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Memory loss

 10% >70 y/o 

20-40% >85 y/o

Dementia

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Continuum of diease with KEY features

Memory loss (KEY)

Other problems that develop later:

Speech and language difficulties, problem solving difficulties, impaired judgement, mood issues

Often progresive

Dementia 

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Mood disturbances may or may not be seen

  • Depression
  • Agitation
  • Delusions
  • Insomnia
  • Disinhibition

Dementia 

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Changes in cerebral circuits

Nerve loss

Changes in neurotransmitters: Acetylcholine, serotonin, glutamine

 

Neurological features of dementia 

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Age: by far the greatest 

Viral: Creutzfeldt-Jakob

Genetics?: FH of presence of apolipoprotein ε4-a mutant apolipoprotein that may have implications in amyloid formation

Risk factors for dementia 

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  • Alzheimer's disease: 50% of dementias!
  • Vascular: 10-20%
  • Multi-infarct
  • Frontotemporal: Huntington's
  • Parkinson's
  • With Lewy bodies
  • ETOH/Drugs
  • Viral/prion disease (Creutzfeld-Jakob: fast progression)

Major types of Dementia 

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Depression

Hydrocephalus

ETOH

Dementia look-a-likes 

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Memory loss is often subtle

Progressive over years 

Alzheimer's dementia 

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Neuritic plaques ("senile plaques")

amyloid (Aβ amyloid, Aβ42 amyloid or simply “Beta amyloid”) deposition in arterial walls of neurons

neurofibrillary tangles in cytoplasm of neurons

Pathology of Alzheimer's dementia 

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Affects more women due to longevity

Affects all intellecutal levels, but higher incidence in Down's syndrome

Alzheimer's dementia 

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What must you rule out with ICU/Post-op psychosis?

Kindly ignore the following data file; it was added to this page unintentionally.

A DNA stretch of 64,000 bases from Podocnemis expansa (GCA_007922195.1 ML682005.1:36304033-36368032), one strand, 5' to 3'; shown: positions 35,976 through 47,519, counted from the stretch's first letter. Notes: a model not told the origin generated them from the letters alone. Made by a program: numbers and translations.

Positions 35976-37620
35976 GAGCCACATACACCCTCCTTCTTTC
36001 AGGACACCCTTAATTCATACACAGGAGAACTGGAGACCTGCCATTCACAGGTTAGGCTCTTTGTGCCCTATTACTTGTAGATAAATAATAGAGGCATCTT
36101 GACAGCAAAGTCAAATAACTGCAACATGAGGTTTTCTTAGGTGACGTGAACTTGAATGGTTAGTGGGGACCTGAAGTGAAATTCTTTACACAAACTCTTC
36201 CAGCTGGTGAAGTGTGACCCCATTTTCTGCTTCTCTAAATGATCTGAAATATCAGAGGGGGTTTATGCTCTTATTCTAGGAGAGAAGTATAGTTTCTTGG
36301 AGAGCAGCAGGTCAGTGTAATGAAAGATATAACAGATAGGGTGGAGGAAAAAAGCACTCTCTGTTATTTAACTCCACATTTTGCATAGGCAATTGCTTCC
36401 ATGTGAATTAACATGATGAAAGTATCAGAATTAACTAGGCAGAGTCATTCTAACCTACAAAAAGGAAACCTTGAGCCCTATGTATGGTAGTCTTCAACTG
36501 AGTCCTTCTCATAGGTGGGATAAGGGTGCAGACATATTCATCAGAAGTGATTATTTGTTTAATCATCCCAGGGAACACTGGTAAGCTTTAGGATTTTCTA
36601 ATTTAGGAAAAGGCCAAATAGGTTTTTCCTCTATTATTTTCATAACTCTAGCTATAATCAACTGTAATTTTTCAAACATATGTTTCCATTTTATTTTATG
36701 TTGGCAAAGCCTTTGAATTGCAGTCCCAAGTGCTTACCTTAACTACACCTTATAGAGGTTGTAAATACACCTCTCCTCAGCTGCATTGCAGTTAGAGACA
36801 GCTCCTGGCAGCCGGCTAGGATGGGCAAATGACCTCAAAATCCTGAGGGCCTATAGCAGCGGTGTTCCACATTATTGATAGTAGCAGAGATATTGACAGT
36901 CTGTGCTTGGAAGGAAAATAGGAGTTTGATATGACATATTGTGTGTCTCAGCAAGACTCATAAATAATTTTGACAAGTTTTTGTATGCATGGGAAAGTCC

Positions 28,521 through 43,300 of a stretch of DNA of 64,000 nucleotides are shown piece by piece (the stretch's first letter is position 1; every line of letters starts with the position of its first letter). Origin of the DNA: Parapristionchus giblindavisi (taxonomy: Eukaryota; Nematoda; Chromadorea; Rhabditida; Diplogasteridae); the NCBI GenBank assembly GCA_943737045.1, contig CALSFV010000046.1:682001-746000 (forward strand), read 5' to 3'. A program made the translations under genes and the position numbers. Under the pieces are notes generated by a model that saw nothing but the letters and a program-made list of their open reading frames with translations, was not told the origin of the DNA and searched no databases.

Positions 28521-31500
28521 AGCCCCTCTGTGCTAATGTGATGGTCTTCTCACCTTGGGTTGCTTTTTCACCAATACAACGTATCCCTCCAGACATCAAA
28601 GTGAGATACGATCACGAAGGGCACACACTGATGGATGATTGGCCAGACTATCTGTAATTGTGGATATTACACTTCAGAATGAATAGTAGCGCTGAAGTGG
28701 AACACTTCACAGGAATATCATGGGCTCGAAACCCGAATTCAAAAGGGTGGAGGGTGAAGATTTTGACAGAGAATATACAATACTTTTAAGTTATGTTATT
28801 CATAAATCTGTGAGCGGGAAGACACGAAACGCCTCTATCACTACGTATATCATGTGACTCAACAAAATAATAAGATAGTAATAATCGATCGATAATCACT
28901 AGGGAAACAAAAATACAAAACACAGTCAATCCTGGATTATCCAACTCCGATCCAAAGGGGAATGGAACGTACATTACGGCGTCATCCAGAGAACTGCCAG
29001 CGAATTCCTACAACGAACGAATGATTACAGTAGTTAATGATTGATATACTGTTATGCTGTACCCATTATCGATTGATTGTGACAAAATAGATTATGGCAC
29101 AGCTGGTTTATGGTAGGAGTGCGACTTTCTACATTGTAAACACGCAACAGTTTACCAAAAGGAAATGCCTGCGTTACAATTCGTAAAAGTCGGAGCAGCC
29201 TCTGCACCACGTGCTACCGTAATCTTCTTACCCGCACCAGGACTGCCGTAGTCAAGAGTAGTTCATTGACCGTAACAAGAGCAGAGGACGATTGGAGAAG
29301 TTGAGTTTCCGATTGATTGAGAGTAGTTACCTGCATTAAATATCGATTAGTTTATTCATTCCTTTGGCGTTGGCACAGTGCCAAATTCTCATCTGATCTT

Stroke!

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Difficulty with ADL's 

lack of recognition of disease (anosognosia)

Behavior changes-may get lost

Word finding issues/other speech difficulties

Can't do puzzles 

Dementia

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  • Wandering
  • Poor judgment 
  • Delusions
  • Agression
  • Sleep disruption, altered sleep-awake cycle
  • Incontinence
  • Bedridden
  • Death (infection, malnutrition, heart disease) in 8-10 years (up to 25)
  • Confirm on autopsy

 

Late sx of alzheimer's dementia 

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Family education

Respite care, adult daycare

Safety (wandering, falls, driving)

Medications 

Tx for Alzheimer's dementia 

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A type of vascular dementia

Classically in HTN patients

May progress different

Multi-infarct dementia 

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Larger area, more dementia

Presentation more sudden onset 

Looks like AD, may have amyloid, with increase risk of hemmorhage

Vacular dementias 

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Diffuse what matter disease (Binswanger's dx or leukoaraiosis)

Large or small infarcts, lacunar infarcts (HTN)

Vascular dementias 

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Treat risk factors

Medications less helpful

Tx of vascular dementias 

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Huntington's chorea

Pick's disease

Progressive supranuclear palsy 

Examples of frontotemporal dementias 

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Memory loss typically later in disease

Attention issues, judgment impairment, awareness, behavior problems

Aphasias seen

Males>females

 

Frontotemporal dementias 

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Autosomal dominant inheritance

Chromoome 4

Family history

50% chance of getting 

Huntington's chorea 

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Signs: writhing movements (chorea, dancing)

Sx: Motor and cognitive problems (emotional)

Signs/Sx of Huntington's chorea 

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Onet 35-45 years old

After childbearing

Fatal in about 20-25 years 

Course of Huntington's chorea 

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Involuntary movements that look like jerks/tics that they can't control

After 10 years --> movements are slow (Parkinsonoid like) with bradykinesias, rigidity, dystonia 

mood changes

cerebral atrophy